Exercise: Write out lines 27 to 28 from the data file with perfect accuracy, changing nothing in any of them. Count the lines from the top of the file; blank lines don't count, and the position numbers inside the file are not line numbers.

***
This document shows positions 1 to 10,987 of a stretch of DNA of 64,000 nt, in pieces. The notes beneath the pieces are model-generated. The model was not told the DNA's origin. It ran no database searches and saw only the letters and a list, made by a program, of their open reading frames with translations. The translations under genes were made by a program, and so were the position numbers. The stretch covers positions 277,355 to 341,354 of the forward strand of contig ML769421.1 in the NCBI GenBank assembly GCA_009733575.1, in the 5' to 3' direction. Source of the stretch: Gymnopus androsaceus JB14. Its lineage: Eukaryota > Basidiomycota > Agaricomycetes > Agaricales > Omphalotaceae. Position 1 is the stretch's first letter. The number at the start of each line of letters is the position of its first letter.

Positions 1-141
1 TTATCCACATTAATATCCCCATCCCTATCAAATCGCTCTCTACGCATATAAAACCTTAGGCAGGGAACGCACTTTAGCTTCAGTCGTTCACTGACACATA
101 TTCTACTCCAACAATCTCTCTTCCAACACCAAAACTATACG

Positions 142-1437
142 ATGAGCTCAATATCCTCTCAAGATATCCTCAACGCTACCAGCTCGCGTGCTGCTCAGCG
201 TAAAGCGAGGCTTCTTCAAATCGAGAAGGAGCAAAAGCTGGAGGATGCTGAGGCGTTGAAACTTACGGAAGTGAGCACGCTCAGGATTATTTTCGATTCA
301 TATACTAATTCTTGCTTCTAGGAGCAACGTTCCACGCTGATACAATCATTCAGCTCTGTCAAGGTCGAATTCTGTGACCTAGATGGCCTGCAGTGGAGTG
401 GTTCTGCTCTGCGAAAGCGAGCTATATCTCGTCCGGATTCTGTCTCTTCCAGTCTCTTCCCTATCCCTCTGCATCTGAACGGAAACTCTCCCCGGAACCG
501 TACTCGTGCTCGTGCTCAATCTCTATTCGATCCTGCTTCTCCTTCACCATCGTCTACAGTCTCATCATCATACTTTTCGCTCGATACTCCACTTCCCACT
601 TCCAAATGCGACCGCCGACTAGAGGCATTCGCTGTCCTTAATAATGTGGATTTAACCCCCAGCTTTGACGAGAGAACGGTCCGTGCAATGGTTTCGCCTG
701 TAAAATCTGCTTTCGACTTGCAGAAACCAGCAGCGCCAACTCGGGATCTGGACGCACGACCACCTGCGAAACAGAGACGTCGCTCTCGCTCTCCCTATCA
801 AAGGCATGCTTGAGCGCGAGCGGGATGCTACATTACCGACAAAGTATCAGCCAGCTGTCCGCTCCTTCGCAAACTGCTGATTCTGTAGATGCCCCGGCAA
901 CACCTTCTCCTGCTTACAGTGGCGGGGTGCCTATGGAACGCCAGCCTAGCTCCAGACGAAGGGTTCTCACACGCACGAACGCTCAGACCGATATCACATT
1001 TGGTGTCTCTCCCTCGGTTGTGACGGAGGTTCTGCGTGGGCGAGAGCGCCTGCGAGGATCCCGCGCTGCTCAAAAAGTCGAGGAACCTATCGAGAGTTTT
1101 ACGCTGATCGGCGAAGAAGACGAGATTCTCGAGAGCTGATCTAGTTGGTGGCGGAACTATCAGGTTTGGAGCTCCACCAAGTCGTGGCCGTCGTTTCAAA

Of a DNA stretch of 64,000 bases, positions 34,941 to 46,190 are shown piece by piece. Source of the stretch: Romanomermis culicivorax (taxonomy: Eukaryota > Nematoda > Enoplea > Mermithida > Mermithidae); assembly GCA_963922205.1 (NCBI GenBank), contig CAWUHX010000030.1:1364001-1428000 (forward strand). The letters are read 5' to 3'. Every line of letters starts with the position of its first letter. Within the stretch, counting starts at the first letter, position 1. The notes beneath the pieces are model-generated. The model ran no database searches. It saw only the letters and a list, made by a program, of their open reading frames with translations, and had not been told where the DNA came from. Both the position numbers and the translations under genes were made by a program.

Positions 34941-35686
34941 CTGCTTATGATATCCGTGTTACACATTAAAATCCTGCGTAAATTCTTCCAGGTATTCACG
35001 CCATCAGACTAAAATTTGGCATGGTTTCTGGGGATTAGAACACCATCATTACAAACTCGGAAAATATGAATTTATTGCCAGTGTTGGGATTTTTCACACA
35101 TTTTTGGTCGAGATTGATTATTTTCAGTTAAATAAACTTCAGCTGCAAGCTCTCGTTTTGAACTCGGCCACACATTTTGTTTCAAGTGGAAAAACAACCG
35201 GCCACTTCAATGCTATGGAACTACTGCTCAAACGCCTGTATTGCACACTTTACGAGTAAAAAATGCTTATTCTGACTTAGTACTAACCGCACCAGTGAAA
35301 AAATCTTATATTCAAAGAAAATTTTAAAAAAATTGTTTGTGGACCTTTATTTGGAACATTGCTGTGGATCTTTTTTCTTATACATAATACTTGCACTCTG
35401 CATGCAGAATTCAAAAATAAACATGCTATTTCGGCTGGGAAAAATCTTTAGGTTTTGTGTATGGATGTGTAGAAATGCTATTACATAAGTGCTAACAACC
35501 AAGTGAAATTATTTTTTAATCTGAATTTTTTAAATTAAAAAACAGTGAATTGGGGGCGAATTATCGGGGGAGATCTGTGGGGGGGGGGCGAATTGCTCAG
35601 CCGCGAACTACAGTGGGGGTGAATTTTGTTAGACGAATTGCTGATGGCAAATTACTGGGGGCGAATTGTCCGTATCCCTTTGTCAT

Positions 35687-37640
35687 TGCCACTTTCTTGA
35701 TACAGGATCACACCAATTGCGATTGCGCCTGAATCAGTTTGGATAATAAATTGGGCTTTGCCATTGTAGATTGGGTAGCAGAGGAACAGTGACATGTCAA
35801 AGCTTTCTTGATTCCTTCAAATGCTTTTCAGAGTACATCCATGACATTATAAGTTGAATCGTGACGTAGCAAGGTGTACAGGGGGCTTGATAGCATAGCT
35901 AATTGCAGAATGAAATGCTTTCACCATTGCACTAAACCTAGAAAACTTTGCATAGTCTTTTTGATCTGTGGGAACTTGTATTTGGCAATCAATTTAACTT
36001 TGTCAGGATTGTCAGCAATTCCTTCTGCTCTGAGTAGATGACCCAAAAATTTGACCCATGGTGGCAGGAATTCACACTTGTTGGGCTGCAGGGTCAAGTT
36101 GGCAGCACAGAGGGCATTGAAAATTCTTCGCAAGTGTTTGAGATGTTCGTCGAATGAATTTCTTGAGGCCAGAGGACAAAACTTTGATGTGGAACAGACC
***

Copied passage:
Positions 35687-37640
35687 TGCCACTTTCTTGA